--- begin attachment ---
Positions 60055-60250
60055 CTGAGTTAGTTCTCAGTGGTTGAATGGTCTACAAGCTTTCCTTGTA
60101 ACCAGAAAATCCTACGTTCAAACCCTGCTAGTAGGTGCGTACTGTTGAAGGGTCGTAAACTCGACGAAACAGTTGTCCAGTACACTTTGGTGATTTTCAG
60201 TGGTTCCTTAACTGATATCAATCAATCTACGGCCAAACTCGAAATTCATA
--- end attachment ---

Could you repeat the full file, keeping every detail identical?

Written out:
Positions 60055-60250
60055 CTGAGTTAGTTCTCAGTGGTTGAATGGTCTACAAGCTTTCCTTGTA
60101 ACCAGAAAATCCTACGTTCAAACCCTGCTAGTAGGTGCGTACTGTTGAAGGGTCGTAAACTCGACGAAACAGTTGTCCAGTACACTTTGGTGATTTTCAG
60201 TGGTTCCTTAACTGATATCAATCAATCTACGGCCAAACTCGAAATTCATA